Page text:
Geneva

Application of the International Classification of Diseases to Dentistry and Stomatology

"When any substantial volume of data has to be recorded, a coherent system of classifying and coding the data is essential, particularly where electronic or mechanical means of retrieval or analysis are to be used. The Application of the International Classification of Diseases to Dentistry and Stomatology (ICD-DA) is intended to provide a practical and convenient basis for the classification and coding of data by all those working in the field of oral and dental disorders.

International Glossary of Hydrology

"Agreed terminology is essential for communication, shared research and joint action, especially at the international level. This is why a glossary of hydrology is so important – to stimulate further progress in water sciences and to facilitate the translation of technical and scientific publications that may be of interest to a wider audience but are available only in one language."

United Nations Office for Disaster Risk Reduction Terminology

"The UNISDR Terminology aims to promote a common understanding and usage of disaster risk reduction concepts and to assist the disaster risk reduction efforts of authorities, practitioners and the public. The previous version 'Terminology: Basic terms of disaster risk reduction' was published in 'Living with risk: a global review of disaster risk reduction initiatives' in 2004.

International Standard Classification of Occupations

"ISCO is a tool for organizing jobs into a clearly defined set of groups according to the tasks and duties undertaken in the job. Its main aims are to provide: a basis for the international reporting, comparison and exchange of statistical and administrative data about occupations; a model for the development of national and regional classifications of occupations; and a system that can be used directly in countries that have not developed their own national classifications.

International Classification of External Causes of Injury

"ICECI is a free practical tool for classifying the circumstances in which injuries occur. Thus, it can be used in surveillance and research to support injury and trauma prevention and control efforts throughout the world. Using this tool, one can code the key factors that may be involved in causing injuries. Consequently, injuries can be both counted and described to yield useful information for setting priorities, making policy decisions, and guiding prevention.

Emotion Ontology

"The Swiss Centre for Affective Sciences, in collaboration with the University at Buffalo, is developing an Emotion Ontology to describe affective phenomena. This project is a branch of the broader Mental Functioning ontology effort. The Centre brings together scientists from neuroscience and psychology, together with economists, historians, philosophers as well as scholars in the humanities, in a multi-disciplinary effort to understand how affective phenomena, such as motives, attitudes, moods, and emotions, affect the individual and society.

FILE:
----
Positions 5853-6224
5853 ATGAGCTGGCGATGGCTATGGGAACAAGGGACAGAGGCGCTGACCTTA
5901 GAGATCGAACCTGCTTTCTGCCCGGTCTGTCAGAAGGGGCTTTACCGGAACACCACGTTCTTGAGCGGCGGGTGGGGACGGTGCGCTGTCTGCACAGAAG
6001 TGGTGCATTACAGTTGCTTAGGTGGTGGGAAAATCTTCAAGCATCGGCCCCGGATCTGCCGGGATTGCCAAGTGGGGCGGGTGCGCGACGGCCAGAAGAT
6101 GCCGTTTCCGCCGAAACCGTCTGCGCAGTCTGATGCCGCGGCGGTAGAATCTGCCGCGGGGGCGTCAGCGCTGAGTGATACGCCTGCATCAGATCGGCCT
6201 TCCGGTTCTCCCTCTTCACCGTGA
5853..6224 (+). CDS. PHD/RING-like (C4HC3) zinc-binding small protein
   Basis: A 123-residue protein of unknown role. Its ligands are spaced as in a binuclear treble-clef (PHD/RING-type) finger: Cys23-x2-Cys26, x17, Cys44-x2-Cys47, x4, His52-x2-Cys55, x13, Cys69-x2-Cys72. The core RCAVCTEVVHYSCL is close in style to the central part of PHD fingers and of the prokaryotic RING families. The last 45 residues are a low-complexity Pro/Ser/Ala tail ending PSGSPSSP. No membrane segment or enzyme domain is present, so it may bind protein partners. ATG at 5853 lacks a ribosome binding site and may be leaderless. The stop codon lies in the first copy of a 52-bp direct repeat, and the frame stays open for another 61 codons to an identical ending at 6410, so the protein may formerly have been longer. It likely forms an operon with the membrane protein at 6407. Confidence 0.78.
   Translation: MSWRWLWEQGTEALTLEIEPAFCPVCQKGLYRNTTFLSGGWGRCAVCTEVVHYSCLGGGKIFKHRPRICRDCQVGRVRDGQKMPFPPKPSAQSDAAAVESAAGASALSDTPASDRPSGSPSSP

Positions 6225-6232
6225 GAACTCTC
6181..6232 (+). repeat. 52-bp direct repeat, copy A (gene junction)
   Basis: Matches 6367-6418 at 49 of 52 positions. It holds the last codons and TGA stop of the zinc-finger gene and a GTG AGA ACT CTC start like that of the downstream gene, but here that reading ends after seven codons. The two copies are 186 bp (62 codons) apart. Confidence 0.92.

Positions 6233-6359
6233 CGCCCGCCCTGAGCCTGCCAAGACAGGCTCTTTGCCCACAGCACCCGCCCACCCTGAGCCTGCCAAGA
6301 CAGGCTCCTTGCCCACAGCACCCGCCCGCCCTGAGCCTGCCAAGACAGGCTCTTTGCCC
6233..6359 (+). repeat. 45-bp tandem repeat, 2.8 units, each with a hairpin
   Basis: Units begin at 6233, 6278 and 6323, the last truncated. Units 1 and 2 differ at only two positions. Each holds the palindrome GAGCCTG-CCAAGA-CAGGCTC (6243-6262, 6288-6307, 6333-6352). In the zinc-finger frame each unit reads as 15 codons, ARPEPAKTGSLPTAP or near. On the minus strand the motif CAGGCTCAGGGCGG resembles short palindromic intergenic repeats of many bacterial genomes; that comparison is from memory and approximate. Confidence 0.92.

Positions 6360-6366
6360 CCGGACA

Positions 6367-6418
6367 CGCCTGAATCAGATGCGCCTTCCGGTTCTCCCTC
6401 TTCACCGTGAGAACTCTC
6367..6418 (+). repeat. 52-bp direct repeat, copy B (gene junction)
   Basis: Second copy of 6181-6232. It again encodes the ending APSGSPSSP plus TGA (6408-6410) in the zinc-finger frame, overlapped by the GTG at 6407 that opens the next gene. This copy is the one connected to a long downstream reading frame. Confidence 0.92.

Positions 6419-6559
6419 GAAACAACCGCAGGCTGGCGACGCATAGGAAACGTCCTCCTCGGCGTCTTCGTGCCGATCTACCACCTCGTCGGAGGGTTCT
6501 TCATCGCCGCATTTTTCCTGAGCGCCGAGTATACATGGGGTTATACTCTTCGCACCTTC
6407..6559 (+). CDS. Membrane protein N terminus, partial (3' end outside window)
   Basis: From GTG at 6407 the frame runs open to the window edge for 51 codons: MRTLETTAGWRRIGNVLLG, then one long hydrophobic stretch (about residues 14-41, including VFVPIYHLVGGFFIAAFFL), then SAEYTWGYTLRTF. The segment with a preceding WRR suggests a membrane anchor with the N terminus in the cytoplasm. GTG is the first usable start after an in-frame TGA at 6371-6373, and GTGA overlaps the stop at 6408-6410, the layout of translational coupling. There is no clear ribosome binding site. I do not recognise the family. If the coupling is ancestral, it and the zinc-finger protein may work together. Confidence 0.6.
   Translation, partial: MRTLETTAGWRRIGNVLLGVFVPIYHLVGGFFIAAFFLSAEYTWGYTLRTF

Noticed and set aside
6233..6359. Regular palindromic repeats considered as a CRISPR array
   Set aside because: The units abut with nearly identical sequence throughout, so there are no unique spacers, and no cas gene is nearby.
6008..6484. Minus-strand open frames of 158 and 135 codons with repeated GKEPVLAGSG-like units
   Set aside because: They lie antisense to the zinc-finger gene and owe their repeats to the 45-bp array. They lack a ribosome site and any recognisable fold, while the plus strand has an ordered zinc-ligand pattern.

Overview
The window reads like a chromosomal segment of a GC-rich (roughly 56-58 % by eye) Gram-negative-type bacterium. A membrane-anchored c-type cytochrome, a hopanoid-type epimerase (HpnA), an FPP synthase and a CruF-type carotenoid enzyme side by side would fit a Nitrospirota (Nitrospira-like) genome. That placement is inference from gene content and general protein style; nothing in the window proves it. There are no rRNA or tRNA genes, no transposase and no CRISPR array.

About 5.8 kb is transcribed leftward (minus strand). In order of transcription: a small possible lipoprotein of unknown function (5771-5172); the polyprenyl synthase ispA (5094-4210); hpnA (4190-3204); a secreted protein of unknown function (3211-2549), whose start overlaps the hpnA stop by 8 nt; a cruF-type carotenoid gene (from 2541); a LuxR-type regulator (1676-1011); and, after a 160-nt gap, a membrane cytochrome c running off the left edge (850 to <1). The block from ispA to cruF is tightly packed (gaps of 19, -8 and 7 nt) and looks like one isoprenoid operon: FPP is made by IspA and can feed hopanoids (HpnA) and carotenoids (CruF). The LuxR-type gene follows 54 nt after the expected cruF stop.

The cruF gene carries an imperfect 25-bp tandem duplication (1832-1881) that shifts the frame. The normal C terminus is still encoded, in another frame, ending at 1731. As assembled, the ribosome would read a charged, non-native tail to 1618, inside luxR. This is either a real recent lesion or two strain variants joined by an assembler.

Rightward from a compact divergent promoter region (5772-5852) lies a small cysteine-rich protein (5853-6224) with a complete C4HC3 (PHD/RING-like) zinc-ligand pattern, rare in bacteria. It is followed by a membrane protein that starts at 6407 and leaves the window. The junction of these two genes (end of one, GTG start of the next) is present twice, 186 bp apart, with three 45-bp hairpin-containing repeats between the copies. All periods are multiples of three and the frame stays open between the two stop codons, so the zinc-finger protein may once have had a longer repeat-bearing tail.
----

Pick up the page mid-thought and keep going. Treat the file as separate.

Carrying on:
Mental Functioning Ontology

"The Mental Functioning Ontology is an ontology for mental functioning, including mental processes such as cognition and traits such as intelligence, and related diseases and disorders. It is developed in the context of the Ontology for General Medical Science and the Basic Formal Ontology. The project is being developed in collaboration between the University of Geneva, Switzerland, and the University at Buffalo, USA. The project is being developed with full involvement of all relevant communities, following best practices laid out by the OBO Foundry.

International Patent Classification

"The International Patent Classification (IPC), established by the Strasbourg Agreement 1971, provides for a hierarchical system of language independent symbols for the classification of patents and utility models according to the different areas of technology to which they pertain.
The IPC divides technology into eight sections with approximately 70,000 subdivisions. Each subdivision has a symbol consisting of Arabic numerals and letters of the Latin alphabet.

"The International Patent Classification (IPC), established by the Strasbourg Agreement 1971, provides for a hierarchical system of language independent symbols for the classification of patents and utility models according to the different areas of technology to which they pertain.
The IPC divides technology into eight sections with approximately 70,000 subdivisions. Each subdivision has a symbol consisting of Arabic numerals and letters of the Latin alphabet.

International Classification of Diseases

"The International Classification of Diseases (ICD) is the standard diagnostic tool for epidemiology, health management and clinical purposes. This includes the analysis of the general health situation of population groups. It is used to monitor the incidence and prevalence of diseases and other health problems. It is used to classify diseases and other health problems recorded on many types of health and vital records including death certificates and health records.

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